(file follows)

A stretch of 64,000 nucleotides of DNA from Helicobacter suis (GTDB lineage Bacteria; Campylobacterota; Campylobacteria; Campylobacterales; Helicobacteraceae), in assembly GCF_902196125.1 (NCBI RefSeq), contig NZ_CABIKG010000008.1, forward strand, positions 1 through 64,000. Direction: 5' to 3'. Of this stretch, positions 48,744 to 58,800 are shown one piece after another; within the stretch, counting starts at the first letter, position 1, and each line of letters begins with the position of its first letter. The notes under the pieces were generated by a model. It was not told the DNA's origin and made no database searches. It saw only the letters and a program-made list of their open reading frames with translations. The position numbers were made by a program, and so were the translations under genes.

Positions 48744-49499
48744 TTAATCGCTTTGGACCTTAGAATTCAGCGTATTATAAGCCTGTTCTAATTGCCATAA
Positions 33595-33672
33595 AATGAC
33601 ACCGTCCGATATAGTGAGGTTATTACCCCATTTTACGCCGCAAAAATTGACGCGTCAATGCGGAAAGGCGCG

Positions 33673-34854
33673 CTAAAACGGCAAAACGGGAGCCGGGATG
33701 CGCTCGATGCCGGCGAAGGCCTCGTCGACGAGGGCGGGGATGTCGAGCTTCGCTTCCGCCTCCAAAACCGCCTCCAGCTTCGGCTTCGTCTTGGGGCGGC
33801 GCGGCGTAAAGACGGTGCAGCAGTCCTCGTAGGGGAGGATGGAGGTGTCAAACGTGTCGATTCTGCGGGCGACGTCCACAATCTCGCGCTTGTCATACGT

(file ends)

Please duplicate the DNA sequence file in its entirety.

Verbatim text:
A stretch of 64,000 nucleotides of DNA from Helicobacter suis (GTDB lineage Bacteria; Campylobacterota; Campylobacteria; Campylobacterales; Helicobacteraceae), in assembly GCF_902196125.1 (NCBI RefSeq), contig NZ_CABIKG010000008.1, forward strand, positions 1 through 64,000. Direction: 5' to 3'. Of this stretch, positions 48,744 to 58,800 are shown one piece after another; within the stretch, counting starts at the first letter, position 1, and each line of letters begins with the position of its first letter. The notes under the pieces were generated by a model. It was not told the DNA's origin and made no database searches. It saw only the letters and a program-made list of their open reading frames with translations. The position numbers were made by a program, and so were the translations under genes.

Positions 48744-49499
48744 TTAATCGCTTTGGACCTTAGAATTCAGCGTATTATAAGCCTGTTCTAATTGCCATAA
Positions 33595-33672
33595 AATGAC
33601 ACCGTCCGATATAGTGAGGTTATTACCCCATTTTACGCCGCAAAAATTGACGCGTCAATGCGGAAAGGCGCG

Positions 33673-34854
33673 CTAAAACGGCAAAACGGGAGCCGGGATG
33701 CGCTCGATGCCGGCGAAGGCCTCGTCGACGAGGGCGGGGATGTCGAGCTTCGCTTCCGCCTCCAAAACCGCCTCCAGCTTCGGCTTCGTCTTGGGGCGGC
33801 GCGGCGTAAAGACGGTGCAGCAGTCCTCGTAGGGGAGGATGGAGGTGTCAAACGTGTCGATTCTGCGGGCGACGTCCACAATCTCGCGCTTGTCATACGT